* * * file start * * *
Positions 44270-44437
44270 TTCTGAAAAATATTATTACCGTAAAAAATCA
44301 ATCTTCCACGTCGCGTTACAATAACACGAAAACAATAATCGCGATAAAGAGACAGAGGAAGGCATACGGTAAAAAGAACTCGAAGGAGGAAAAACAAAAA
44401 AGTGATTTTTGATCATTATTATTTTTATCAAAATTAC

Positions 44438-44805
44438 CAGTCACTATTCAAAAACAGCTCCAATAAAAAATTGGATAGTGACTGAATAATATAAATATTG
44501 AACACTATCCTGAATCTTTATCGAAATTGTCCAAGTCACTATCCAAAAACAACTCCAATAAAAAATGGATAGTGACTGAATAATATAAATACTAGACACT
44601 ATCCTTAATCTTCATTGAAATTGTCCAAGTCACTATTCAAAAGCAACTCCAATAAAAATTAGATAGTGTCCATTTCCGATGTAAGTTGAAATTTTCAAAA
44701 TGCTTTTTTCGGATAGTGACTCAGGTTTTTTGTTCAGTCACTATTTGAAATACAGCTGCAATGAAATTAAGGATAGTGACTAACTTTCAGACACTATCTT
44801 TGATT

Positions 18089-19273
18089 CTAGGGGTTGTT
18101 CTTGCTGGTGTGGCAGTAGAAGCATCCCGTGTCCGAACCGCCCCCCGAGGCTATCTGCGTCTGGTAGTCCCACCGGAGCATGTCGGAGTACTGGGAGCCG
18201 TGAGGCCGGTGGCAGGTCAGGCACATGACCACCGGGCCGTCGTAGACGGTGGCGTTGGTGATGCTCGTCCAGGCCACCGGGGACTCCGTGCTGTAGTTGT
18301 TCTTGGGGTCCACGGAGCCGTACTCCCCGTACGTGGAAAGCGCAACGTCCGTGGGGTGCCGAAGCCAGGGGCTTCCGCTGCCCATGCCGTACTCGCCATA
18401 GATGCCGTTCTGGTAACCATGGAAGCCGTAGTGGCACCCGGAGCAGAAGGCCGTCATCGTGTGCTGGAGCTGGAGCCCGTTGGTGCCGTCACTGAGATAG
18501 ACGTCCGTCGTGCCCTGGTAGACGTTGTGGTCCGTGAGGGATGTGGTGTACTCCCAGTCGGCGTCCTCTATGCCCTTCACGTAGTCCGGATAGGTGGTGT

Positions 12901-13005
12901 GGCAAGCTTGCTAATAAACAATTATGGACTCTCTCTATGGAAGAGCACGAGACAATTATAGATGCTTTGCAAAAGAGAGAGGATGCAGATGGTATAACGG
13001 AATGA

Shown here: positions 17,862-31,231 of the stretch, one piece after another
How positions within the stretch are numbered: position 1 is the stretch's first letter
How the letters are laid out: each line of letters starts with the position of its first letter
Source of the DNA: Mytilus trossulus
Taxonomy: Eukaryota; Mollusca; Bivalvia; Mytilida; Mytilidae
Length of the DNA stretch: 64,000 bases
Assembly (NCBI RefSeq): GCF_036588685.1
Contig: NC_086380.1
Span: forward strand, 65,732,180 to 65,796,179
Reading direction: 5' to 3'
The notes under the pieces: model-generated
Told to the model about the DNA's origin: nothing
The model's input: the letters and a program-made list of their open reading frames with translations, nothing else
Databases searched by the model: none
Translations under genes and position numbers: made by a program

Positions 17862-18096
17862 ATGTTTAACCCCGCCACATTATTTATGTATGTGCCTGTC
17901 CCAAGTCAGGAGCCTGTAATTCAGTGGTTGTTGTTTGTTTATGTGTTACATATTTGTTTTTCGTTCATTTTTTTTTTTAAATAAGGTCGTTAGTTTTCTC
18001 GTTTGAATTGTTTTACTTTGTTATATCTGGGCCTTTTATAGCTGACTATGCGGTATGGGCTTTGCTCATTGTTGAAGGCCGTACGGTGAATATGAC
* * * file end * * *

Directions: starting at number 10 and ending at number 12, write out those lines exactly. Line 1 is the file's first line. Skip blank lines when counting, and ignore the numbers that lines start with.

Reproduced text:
44801 TGATT

Positions 18089-19273
18089 CTAGGGGTTGTT